Malayalam as a woman, as a land, as a language, as an identity. Observing narrative paths across literary genres and decades, the correlation between land, language and woman, is striking.
A dancer, an embodiment of beauty, is likened to the finest verse (Changampuzha, 1946). The land is likened to a mother (ONV, 1984), so is the language (Kunjunni Master, 1970). All that is beautiful, graceful and good is feminine: it is also Malayalam itself. At worst, the woman is mysterious (Malayattoor, 1967), escapist (MT Vasudevan Nair, 1984) or famously heartless (Changampuzha, 1936).
These are perceptions that possibly seeped into social consciousness over time – language creating culture, even as popular culture redefined and re-aligned language over the years.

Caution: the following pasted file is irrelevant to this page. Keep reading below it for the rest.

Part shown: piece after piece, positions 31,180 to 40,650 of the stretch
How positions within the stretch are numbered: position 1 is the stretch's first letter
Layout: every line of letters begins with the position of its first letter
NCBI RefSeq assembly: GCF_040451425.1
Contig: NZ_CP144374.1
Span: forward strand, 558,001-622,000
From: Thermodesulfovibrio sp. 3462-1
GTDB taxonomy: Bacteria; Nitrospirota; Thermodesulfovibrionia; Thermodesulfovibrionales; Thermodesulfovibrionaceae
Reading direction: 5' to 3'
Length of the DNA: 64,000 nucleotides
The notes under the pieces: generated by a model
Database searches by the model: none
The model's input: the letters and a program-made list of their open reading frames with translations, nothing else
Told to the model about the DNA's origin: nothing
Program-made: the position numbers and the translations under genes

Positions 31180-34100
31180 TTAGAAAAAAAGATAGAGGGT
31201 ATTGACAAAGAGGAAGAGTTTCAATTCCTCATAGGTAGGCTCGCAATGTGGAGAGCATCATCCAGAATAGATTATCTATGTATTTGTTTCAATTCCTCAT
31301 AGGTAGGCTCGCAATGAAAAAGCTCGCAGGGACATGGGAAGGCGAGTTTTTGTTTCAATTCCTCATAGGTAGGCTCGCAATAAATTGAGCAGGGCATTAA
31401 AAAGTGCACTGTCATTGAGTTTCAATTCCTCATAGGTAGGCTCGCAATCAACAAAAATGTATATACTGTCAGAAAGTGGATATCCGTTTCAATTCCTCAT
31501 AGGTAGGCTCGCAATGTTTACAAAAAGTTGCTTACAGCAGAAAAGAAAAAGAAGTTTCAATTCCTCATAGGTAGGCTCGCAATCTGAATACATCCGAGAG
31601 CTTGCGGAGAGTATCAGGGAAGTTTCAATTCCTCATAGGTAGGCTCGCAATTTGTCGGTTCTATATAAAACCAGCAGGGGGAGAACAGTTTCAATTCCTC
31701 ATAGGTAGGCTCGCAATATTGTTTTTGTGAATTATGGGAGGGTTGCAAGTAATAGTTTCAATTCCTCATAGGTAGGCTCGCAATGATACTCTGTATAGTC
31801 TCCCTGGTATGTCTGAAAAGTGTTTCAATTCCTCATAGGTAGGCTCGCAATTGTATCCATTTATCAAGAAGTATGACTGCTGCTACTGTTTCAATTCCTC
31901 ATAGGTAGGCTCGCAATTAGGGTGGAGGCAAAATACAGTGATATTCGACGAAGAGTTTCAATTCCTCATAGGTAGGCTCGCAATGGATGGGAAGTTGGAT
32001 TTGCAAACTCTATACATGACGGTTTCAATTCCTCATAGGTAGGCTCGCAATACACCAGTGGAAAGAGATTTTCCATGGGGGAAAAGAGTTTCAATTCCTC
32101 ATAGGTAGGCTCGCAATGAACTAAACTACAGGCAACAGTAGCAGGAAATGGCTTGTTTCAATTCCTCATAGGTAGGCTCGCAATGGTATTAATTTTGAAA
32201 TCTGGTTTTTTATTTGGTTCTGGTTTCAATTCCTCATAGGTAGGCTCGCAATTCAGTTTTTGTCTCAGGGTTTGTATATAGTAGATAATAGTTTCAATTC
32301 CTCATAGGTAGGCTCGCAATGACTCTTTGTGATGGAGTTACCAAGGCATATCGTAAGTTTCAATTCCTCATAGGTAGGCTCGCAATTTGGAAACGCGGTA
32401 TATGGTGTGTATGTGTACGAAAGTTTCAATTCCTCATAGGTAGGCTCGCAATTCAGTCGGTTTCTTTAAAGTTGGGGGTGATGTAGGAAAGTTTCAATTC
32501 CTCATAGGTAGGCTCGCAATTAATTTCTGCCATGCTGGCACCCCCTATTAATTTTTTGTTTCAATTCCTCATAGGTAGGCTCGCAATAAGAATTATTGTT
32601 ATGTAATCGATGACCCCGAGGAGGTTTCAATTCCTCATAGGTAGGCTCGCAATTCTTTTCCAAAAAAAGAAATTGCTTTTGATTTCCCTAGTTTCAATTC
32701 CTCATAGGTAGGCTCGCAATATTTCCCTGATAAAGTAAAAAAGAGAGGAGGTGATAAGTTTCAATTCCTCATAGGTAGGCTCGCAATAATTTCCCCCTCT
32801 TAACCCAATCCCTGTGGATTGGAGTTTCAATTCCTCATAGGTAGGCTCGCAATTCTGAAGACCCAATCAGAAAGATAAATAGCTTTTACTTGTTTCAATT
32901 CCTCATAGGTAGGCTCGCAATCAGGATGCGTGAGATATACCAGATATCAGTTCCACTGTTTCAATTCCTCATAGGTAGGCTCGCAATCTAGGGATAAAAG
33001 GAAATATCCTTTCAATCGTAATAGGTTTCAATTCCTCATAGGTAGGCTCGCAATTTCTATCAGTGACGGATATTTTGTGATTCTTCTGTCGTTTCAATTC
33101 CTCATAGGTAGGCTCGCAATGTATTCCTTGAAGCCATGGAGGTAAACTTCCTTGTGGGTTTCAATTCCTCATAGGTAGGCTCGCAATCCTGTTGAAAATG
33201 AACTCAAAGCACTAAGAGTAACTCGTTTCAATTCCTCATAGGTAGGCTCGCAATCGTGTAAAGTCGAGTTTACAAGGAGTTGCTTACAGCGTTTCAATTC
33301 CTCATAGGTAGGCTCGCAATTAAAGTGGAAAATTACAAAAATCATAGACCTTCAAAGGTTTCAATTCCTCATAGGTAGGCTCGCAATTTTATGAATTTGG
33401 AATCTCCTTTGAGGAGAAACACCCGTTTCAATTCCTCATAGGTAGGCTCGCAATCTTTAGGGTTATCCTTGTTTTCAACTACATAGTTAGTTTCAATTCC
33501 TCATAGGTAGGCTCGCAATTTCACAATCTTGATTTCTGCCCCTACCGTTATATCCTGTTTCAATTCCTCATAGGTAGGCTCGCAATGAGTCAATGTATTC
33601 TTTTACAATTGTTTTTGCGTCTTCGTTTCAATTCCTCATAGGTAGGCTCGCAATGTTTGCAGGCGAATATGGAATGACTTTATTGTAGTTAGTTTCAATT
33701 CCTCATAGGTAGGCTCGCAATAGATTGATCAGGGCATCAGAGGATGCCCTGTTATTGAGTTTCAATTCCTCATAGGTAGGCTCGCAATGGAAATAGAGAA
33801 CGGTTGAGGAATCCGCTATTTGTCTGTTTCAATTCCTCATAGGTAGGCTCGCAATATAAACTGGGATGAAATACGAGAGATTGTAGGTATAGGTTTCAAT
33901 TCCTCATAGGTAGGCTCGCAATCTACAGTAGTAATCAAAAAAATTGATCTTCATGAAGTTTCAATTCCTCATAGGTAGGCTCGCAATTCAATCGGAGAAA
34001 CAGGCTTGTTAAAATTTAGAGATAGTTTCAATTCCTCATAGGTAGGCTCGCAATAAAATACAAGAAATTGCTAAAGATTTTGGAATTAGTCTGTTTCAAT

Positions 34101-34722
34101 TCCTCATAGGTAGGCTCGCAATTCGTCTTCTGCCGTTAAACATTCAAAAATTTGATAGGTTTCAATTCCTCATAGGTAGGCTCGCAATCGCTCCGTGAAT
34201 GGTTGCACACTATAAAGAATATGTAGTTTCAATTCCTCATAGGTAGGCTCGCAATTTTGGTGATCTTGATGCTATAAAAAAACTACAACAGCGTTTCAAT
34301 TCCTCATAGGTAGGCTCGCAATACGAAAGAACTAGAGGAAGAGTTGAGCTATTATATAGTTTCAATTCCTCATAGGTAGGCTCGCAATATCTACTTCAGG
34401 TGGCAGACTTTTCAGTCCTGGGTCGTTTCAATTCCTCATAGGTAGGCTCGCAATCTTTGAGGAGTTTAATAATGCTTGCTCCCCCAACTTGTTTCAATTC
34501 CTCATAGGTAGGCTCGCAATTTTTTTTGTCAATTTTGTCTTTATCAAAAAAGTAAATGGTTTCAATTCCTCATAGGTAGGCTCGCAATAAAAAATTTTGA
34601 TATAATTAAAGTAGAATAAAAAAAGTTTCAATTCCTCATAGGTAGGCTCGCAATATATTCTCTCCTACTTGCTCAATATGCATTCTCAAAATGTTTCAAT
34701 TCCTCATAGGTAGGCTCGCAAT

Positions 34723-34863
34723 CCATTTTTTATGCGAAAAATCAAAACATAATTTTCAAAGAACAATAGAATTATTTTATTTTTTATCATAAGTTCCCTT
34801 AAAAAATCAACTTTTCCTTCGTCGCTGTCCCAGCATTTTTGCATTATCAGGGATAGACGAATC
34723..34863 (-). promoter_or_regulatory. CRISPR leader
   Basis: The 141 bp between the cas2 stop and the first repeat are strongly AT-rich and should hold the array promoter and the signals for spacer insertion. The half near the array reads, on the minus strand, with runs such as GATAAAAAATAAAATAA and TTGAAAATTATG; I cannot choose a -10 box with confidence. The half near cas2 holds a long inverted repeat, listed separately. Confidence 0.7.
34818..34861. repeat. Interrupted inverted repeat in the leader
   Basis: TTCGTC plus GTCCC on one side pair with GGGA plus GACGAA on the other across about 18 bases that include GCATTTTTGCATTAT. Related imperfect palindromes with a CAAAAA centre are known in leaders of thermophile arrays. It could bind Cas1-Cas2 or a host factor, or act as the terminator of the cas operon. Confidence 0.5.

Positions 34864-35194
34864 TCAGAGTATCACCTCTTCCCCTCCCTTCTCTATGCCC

Not surprisingly, works by women writers explore the darker marginal spaces. Sugathakumari treads lightly on hysteria using rain as a metaphor; Lalithambika antharjanam navigates the choppy waters of a woman’s intellectual need; Madhavikutty speaks of good old tomboyishness. It is the press that documents women achievers – in sports, politics and literature.
Spanning time, male-female perspectives and prose-poetry borders, this compilation is a thought-provoking glimpse of a land, its language and ethos.
From the printed scripts and weathered walls, Malayalam Project hereby officially goes to the online platform. To soak in all the Malayalam with the old charm,
visit our venue at
MALAYALAM PROJECT, Lilly Street Fortkochi
only 18 days more!